Where’s your happy place?
You know, the place you go to on a crappy Tuesday morning, with the week stretching ahead of you; long and unrelenting. The place you’d rather be?
One of mine is, without question, Margaret River.
I spent a lot of time there as a kid, so it’s full of those really awesome happy memories and life lessons. I learnt that snakes are afraid of loud noises. So are chickens, and will attack you if startled. I learnt that no, walking on fire is not easy (to be fair, my brother learnt that lesson, I just encouraged him). I learnt that you don’t let someone with short term memory loss hide the Easter eggs for the egg hunt. And once I was old enough, I learnt that wine is amazing. Hangovers, not so much.
I was lucky enough to head back to Margs with Where the Wind Blows Her, Col Panna and Carolanne’s Kitchen. There’s nothing better than going on a holiday with people who share you interests. Namely being: eating, eating, wine, eating, wine, eating, nap, eating. And buying things. Priorities. I haz dem.
It’s hard to pick from all the great treats and tidbits I got to nibble on while I was there – An incredible tasting plate at the Berry Farm, Berry mojitos over lunch, mead made from local honey, pâté from the Venison Farm. But I think my favourite find of this trip was Bahen & Co. Chocolate. I met Josh at the farmers markets, quietly explaining his process of how he makes chocolate. He doesn’t have a fancy stall, or a sales pitch – he doesn’t need one. His chocolate is that good. You may be aware of the concept of single origin coffee? Well, his chocolate kind of works the same way. From bean to bar, there are only two ingredients. Cocoa beans and a little cane sugar. That’s it. Oh, and it’s all made in a 100 year old machine. That he brought back from Spain, if I recall. You know, as you do. When he’s not hanging out with cannibals, of course.
I came home with all of the 4 kinds of chocolate on offer, but my absolute favourite was the salted chocolate and almond. So in one of my ‘It’s-Friday-night-and-I-have-nothing-else-to-do’ baking sessions… I set about recreating that kind of awesomeness in a ganache tart.
Salted Chocolate and Almond Tart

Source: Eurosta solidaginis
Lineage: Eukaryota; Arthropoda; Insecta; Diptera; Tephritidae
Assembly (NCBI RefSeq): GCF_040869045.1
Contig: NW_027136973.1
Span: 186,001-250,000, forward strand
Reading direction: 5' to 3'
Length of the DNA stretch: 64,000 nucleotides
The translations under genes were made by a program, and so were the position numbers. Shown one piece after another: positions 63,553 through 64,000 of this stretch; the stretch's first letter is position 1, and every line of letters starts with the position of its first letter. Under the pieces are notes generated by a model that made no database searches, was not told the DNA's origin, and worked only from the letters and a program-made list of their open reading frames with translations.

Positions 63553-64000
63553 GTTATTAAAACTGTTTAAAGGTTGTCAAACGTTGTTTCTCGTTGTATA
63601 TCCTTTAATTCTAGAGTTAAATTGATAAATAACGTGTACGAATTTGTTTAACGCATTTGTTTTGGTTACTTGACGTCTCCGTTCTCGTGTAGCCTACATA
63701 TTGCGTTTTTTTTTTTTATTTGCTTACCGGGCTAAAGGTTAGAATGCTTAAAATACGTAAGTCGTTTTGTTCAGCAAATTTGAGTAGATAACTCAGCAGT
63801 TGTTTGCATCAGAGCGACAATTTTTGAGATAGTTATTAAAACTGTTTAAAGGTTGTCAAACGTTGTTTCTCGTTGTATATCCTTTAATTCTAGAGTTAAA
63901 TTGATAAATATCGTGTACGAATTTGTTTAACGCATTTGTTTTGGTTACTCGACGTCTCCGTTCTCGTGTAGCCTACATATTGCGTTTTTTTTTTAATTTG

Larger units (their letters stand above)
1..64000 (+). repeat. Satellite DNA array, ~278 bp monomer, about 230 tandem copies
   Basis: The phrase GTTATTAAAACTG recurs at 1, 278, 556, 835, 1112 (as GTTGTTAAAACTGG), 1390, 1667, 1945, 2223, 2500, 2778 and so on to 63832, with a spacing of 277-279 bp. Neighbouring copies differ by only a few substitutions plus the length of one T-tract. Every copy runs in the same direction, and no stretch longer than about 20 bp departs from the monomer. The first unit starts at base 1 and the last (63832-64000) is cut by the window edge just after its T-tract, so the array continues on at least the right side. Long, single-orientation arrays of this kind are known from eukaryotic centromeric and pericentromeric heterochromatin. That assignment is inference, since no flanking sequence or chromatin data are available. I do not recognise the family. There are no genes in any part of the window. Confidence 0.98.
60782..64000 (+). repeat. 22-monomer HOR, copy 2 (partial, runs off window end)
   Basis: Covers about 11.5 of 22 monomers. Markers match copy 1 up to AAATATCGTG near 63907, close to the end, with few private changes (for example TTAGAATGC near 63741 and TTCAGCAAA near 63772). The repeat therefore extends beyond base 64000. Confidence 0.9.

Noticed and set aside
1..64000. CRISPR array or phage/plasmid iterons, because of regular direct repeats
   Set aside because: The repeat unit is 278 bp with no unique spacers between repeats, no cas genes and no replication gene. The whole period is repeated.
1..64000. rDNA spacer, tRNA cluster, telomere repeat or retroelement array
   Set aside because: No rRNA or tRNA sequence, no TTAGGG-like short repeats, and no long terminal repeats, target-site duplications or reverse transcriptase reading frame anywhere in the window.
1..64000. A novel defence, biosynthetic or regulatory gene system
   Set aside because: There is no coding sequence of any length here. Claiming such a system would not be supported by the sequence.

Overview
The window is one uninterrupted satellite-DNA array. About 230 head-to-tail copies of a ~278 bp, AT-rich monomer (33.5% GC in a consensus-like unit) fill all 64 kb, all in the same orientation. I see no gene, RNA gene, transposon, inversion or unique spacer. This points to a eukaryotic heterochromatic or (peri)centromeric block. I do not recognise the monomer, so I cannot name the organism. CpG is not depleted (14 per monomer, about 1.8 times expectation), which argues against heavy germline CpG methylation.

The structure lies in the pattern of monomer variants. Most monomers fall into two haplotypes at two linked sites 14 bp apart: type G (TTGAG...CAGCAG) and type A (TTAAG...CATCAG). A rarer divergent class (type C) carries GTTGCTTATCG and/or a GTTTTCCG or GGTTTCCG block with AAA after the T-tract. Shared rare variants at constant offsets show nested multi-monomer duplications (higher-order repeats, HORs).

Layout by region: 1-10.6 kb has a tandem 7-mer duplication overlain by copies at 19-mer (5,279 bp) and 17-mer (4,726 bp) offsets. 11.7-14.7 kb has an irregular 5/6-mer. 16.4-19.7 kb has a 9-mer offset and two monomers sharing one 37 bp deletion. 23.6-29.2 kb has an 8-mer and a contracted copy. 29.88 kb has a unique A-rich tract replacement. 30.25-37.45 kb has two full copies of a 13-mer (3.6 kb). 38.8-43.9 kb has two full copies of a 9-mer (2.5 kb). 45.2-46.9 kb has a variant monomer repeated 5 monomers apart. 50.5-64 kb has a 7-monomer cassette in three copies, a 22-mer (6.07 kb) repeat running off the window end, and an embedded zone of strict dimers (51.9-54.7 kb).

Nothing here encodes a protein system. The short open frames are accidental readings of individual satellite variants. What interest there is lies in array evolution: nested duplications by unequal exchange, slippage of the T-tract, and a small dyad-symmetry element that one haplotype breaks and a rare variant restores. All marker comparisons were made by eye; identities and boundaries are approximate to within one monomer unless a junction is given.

For the crust:
8 tablespoons unsalted butter
3 tablespoons granulated sugar
1 vanilla bean, halved, seeds scraped, bean reserved
1/4 teaspoon fine salt
1 1/4 cups all-purpose flour
For the ganache:
500g dark chocolate, good quality dark chocolate
200g unsalted butter, chopped
Sea salt flakes (not table salt)
A couple of really good cracks of fresh black pepper
1/4 cup flaked almonds
Sea salt, to garnish
Heat the oven to 180°C.
Combine butter, sugar, vanilla seeds, and salt in a bowl and mix until incorporated. Add flour and mix until a dough forms.
Roll out the dough gently and press into the bottom and sides of a tart pan with a removable bottom.
Wrap in cling film and leave in the fridge for 30 minutes. Once cold, prick all over with a fork. Bake for 20 minutes or until golden. Remove from the oven and cool completely on a wire rack.
Spread flaked almonds on to a baking tray. Bake for 10 to 15 minutes, stirring occasionally, until golden brown. Set aside.
To make the ganache: Break up the chocolate in a bowl. In a small pan over medium heat, bring the cream up to an almost-but-not-quite boil. Pour the hot cream over the chocolate, and stir until smooth and glossy. Crack the black pepper over the chocolate, and then add the sea salt a teaspoon at a time. Now, I haven’t provided a measurement for the salt, because everyone’s tastes are different. You do want to be able to taste the salt though, so don’t be afraid!
Pour ganache evenly over tart shell and spread with a knife.
Refrigerate, overnight if you can. Just before you serve, sprinkle with toasted almonds and sea salt flakes.
Now, it might sound a little weird that I’ve given the ganache a liberal crack of black pepper. But when you think about it, salt and pepper do wonders to bring out flavours and just add an extra kick to savoury foods – so why wouldn’t work with sweet ones? Let me tell you, it’s a trick I’m keeping up my sleeve from here on in.